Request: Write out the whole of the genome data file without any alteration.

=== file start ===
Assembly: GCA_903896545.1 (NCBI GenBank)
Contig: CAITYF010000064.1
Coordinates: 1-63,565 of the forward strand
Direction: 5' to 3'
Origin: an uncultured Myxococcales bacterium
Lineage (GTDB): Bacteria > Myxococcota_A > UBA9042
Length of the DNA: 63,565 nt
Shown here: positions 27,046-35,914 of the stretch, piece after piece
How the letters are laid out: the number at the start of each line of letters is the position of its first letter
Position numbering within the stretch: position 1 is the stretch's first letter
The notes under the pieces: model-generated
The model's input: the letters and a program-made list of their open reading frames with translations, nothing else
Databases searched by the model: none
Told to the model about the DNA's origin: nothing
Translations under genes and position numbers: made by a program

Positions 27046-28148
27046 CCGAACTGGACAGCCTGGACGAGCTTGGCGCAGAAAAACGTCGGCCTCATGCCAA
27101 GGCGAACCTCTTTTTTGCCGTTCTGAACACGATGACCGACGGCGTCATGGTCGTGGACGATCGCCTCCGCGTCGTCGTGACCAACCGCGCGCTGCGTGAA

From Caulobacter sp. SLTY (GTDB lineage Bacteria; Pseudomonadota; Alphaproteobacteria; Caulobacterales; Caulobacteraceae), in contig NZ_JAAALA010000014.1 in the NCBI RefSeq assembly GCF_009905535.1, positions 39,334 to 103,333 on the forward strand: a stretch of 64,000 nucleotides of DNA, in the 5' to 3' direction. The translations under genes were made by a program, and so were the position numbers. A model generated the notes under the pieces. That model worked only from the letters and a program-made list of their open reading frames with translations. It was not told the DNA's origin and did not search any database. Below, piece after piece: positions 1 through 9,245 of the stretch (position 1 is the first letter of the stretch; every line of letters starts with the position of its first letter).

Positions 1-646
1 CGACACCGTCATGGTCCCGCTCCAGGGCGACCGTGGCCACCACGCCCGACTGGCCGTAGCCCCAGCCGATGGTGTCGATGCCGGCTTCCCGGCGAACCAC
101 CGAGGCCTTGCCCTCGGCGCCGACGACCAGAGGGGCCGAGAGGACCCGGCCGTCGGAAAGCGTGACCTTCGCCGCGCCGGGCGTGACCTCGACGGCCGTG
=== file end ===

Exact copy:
Assembly: GCA_903896545.1 (NCBI GenBank)
Contig: CAITYF010000064.1
Coordinates: 1-63,565 of the forward strand
Direction: 5' to 3'
Origin: an uncultured Myxococcales bacterium
Lineage (GTDB): Bacteria > Myxococcota_A > UBA9042
Length of the DNA: 63,565 nt
Shown here: positions 27,046-35,914 of the stretch, piece after piece
How the letters are laid out: the number at the start of each line of letters is the position of its first letter
Position numbering within the stretch: position 1 is the stretch's first letter
The notes under the pieces: model-generated
The model's input: the letters and a program-made list of their open reading frames with translations, nothing else
Databases searched by the model: none
Told to the model about the DNA's origin: nothing
Translations under genes and position numbers: made by a program

Positions 27046-28148
27046 CCGAACTGGACAGCCTGGACGAGCTTGGCGCAGAAAAACGTCGGCCTCATGCCAA
27101 GGCGAACCTCTTTTTTGCCGTTCTGAACACGATGACCGACGGCGTCATGGTCGTGGACGATCGCCTCCGCGTCGTCGTGACCAACCGCGCGCTGCGTGAA

From Caulobacter sp. SLTY (GTDB lineage Bacteria; Pseudomonadota; Alphaproteobacteria; Caulobacterales; Caulobacteraceae), in contig NZ_JAAALA010000014.1 in the NCBI RefSeq assembly GCF_009905535.1, positions 39,334 to 103,333 on the forward strand: a stretch of 64,000 nucleotides of DNA, in the 5' to 3' direction. The translations under genes were made by a program, and so were the position numbers. A model generated the notes under the pieces. That model worked only from the letters and a program-made list of their open reading frames with translations. It was not told the DNA's origin and did not search any database. Below, piece after piece: positions 1 through 9,245 of the stretch (position 1 is the first letter of the stretch; every line of letters starts with the position of its first letter).

Positions 1-646
1 CGACACCGTCATGGTCCCGCTCCAGGGCGACCGTGGCCACCACGCCCGACTGGCCGTAGCCCCAGCCGATGGTGTCGATGCCGGCTTCCCGGCGAACCAC
101 CGAGGCCTTGCCCTCGGCGCCGACGACCAGAGGGGCCGAGAGGACCCGGCCGTCGGAAAGCGTGACCTTCGCCGCGCCGGGCGTGACCTCGACGGCCGTG